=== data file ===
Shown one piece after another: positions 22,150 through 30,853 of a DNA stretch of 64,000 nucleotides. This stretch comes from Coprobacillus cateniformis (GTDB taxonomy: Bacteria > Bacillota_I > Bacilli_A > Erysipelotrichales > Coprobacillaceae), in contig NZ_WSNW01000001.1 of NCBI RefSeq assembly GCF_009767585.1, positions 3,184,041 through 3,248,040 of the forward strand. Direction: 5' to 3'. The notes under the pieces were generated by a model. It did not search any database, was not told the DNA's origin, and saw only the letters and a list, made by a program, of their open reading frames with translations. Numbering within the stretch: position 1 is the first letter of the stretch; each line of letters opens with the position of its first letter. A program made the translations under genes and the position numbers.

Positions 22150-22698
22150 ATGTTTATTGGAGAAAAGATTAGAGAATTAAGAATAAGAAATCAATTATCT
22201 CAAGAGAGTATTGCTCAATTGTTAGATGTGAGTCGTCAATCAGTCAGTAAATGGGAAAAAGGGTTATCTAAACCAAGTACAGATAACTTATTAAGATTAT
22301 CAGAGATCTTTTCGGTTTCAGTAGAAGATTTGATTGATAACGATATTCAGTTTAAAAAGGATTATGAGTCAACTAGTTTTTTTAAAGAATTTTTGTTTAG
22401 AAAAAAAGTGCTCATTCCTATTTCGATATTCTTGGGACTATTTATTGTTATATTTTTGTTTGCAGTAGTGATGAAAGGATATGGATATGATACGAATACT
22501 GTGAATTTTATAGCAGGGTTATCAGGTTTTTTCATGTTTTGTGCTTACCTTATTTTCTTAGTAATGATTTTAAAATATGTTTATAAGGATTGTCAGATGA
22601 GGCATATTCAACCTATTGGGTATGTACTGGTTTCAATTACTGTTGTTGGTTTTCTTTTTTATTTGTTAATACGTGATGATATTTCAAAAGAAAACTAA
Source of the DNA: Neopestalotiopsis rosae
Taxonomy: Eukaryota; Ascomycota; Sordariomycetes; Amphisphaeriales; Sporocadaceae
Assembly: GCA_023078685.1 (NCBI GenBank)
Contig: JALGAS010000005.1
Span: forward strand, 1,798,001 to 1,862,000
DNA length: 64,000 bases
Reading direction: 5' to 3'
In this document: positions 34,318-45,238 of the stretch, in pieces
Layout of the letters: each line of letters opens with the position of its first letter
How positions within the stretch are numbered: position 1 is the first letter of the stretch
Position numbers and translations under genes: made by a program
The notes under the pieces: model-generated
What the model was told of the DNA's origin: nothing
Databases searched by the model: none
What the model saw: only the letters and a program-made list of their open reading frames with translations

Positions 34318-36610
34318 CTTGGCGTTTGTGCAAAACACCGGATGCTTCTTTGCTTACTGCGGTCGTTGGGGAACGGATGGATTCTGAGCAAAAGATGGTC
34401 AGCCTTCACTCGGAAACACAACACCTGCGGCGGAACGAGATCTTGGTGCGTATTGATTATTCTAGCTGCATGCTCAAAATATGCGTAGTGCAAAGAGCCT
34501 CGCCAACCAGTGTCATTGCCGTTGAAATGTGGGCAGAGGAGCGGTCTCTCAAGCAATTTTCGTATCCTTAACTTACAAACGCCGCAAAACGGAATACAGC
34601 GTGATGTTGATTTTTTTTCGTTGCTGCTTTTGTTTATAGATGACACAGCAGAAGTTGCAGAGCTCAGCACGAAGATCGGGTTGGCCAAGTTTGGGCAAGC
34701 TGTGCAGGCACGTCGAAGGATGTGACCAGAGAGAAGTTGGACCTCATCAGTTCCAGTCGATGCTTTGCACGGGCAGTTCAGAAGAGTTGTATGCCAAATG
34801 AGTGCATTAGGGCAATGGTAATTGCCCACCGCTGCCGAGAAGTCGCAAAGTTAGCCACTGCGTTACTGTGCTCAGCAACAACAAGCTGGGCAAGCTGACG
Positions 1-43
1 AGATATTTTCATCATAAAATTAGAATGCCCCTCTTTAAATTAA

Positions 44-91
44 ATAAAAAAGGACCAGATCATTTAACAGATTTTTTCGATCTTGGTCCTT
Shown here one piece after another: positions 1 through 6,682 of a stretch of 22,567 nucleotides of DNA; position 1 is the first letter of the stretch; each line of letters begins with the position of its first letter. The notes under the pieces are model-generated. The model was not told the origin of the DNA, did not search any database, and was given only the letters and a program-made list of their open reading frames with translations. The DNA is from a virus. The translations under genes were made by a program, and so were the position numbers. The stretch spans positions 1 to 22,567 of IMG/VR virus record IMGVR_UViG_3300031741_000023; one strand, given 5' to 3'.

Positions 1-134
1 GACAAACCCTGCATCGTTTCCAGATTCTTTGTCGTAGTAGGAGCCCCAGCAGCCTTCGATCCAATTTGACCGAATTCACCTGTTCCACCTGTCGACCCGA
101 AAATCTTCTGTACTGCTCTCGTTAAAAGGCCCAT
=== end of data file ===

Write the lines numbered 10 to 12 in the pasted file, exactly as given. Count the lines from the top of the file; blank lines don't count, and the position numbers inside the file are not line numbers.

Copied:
Taxonomy: Eukaryota; Ascomycota; Sordariomycetes; Amphisphaeriales; Sporocadaceae
Assembly: GCA_023078685.1 (NCBI GenBank)
Contig: JALGAS010000005.1